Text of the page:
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Following an election season that highlighted national divides, at times turned violent, spiked anxieties and brought new candidates and platforms — from the far right and progressive left alike — to the mainstream, Delaware remains just about the same.
In the state’s two U.S. Congressional races, Sen. Tom Carper (D-Del.) emerged victorious, receiving 59.9% of the vote, as did Rep. Lisa Blunt Rochester (D-Del.), who walked away with 64.4% of the vote.
Although not without their moments of excitement — and outright oddities — the races concluded as predicted. Carper — who will be entering his fourth, and likely final, term in the Senate — cemented his status as an indomitable force in Delaware politics with a decisive win over Rob Arlett, his Republican opponent.
His victory comes without surprise, but Carper encountered unforeseen resistance throughout the Midterm election season, deflecting attacks from his primary and general election opponents that often bore a resemblance.
Gaining momentum throughout the summer, progressive insurgent Kerri Harris — a Dover native and army veteran who ran on a platform of healthcare-for-all and calls to abolish Immigration and Customs Enforcement (ICE), and also voiced support for a $15 minimum wage — attacked Carper’s voting record and close corporate ties, framing the 71-year-old senator as an out-of-touch, establishment politician, consistent with other progressive platforms nationwide.
After gaining a modest amount of national attention following an endorsement by Alexandria Ocasio-Cortez, who appeared with Harris on campus in September, Harris became perceived as a legitimate threat to Carper, prompting the senator’s campaign to bolster its efforts.
But Harris fell short. Following his primary victory, Carper faced a new round of attacks from Rob Arlett, a former Sussex County Trump campaign chairman and Sussex County councilman. Arlett gained some notoriety — and popularity — throughout his primary campaign, publicly contrasting his heterosexuality with the homosexuality of his opponent, Gene Truono.
“I am married to a woman and [Truono] is not,” Arlett said of Truono during his primary campaign.
By last month’s Delaware Debates, however, Arlett had shifted his approach, striking a more moderate tone that drifted from positions advanced by Trump affiliates nationally. During the Debates, Arlett said that he is supportive “with regard to the gays” and affirmed his belief that “no president is above the law.”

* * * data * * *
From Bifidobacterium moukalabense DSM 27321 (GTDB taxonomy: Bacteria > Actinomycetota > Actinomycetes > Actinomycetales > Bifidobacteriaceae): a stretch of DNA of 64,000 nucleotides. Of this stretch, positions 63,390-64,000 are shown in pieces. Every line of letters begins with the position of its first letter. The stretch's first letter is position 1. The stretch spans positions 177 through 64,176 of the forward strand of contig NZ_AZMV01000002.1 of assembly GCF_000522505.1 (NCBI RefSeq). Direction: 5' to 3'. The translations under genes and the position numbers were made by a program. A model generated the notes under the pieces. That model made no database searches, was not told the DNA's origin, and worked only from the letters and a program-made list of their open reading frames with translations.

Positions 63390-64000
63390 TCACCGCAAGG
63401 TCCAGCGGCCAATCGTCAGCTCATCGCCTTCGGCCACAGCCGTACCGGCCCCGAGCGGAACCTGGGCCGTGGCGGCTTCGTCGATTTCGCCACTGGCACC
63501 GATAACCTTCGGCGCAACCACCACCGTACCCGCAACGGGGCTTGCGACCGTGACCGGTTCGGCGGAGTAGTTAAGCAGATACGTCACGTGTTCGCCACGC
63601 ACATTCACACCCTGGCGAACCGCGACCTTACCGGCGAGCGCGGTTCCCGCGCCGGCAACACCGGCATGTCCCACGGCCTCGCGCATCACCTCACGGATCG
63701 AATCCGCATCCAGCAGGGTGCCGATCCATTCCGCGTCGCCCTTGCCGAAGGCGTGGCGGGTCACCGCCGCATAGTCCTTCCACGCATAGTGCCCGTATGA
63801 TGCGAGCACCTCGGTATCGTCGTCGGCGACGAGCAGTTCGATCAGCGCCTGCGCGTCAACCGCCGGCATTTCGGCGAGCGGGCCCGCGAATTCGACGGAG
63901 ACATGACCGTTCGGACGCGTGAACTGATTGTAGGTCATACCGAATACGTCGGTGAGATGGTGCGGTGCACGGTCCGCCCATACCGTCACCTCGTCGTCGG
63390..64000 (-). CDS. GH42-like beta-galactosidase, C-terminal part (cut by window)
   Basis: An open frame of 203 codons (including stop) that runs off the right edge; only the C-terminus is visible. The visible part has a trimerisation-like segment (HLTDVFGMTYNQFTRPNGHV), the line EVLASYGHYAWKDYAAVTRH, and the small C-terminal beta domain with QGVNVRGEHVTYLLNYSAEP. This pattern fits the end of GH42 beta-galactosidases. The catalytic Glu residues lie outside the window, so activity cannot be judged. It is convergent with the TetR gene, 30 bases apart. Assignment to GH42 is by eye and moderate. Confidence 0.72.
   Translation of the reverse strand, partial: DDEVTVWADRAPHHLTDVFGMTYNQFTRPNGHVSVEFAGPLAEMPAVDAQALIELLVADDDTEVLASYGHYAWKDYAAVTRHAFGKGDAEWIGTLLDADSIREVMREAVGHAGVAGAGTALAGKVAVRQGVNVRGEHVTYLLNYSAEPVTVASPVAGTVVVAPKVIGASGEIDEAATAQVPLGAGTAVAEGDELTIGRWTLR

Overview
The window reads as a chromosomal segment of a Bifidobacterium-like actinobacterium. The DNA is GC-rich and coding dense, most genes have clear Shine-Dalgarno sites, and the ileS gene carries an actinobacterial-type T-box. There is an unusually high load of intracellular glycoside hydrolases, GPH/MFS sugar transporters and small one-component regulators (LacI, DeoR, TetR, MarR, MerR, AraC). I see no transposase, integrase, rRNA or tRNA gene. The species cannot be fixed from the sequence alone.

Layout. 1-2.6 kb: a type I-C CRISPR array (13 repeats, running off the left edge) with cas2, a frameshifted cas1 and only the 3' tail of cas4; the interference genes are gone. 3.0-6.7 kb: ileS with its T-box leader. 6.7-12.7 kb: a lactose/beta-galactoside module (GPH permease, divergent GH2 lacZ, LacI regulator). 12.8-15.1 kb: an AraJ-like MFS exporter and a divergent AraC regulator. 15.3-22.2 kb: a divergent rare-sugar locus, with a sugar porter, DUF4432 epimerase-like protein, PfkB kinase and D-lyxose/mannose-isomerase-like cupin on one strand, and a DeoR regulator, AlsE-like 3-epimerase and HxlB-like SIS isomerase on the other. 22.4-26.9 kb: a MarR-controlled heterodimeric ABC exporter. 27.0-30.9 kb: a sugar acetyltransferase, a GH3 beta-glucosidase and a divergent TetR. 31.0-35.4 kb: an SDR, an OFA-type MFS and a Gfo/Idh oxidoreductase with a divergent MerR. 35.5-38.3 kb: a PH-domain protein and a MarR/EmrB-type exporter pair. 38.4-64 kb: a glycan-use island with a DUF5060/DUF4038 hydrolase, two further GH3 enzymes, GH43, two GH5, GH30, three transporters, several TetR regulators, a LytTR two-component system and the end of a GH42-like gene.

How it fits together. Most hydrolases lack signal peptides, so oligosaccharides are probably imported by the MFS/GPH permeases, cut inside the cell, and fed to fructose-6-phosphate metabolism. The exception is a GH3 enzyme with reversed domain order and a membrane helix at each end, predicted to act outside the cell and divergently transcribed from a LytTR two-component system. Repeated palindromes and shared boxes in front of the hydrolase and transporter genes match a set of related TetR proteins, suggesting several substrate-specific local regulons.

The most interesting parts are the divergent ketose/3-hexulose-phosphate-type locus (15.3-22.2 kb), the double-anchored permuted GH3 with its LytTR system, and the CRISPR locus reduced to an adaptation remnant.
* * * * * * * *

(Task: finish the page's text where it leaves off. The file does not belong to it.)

But, although adopting milder positions in some areas, Arlett took an aggressive stance against Carper in others. Throughout his campaign, Arlett pointed to Carper’s corporate funding — traceable to pharmaceutical companies, in a state that has been devastated by the opioid crisis — and revived a domestic violence allegation from Carper’s past, which Carper publicly admitted to and apologized for decades ago.
Arlett’s campaign, however, was shadowed by troubles of its own. In September, the New Castle County GOP Chairman, Peter Kopf, stepped down from his position in a refusal to support Arlett. Kopf cited Arlett’s financial troubles, involving foreclosure actions of over $550,000.
Carper made swift work of Arlett, garnering an overwhelming majority of the vote. Throughout his campaign, Carper consistently reaffirmed his commitment to the Affordable Care Act (ACA) — which he has adamantly defended throughout the Trump presidency — as well as economically pragmatic approaches to address environmental concerns, such as climate change.
The House race, between Republican nominee Scott Walker and incumbent Blunt Rochester, proved far less conventional. Blunt Rochester, coming off her first term in Congress, found herself against familiar foe in Walker, who previously ran against her as a Democrat.
The Delaware Republican Party publicly disavowed Walker, who could at times be found meandering around campus in the middle of a Facebook livestream, and who prided himself on a self-made, self-funded campaign.
In an interview with The Review in October, Walker said that he “didn’t really know what’s going on” in Washington D.C. During the Delaware Debates, Walker denied anthropogenic climate change.
Blunt Rochester maintained a sturdy moderate platform throughout the campaign, at times appearing to distance herself from Walker. Blunt Rochester’s campaign emphasized her commitment to climate change action, healthcare as a human right and support of a Congressional role in firearm regulation.
Both victories cemented predicted — and depended upon — victories for the Democratic Party, and both promise to bring a standard Democratic agenda to their upcoming terms.
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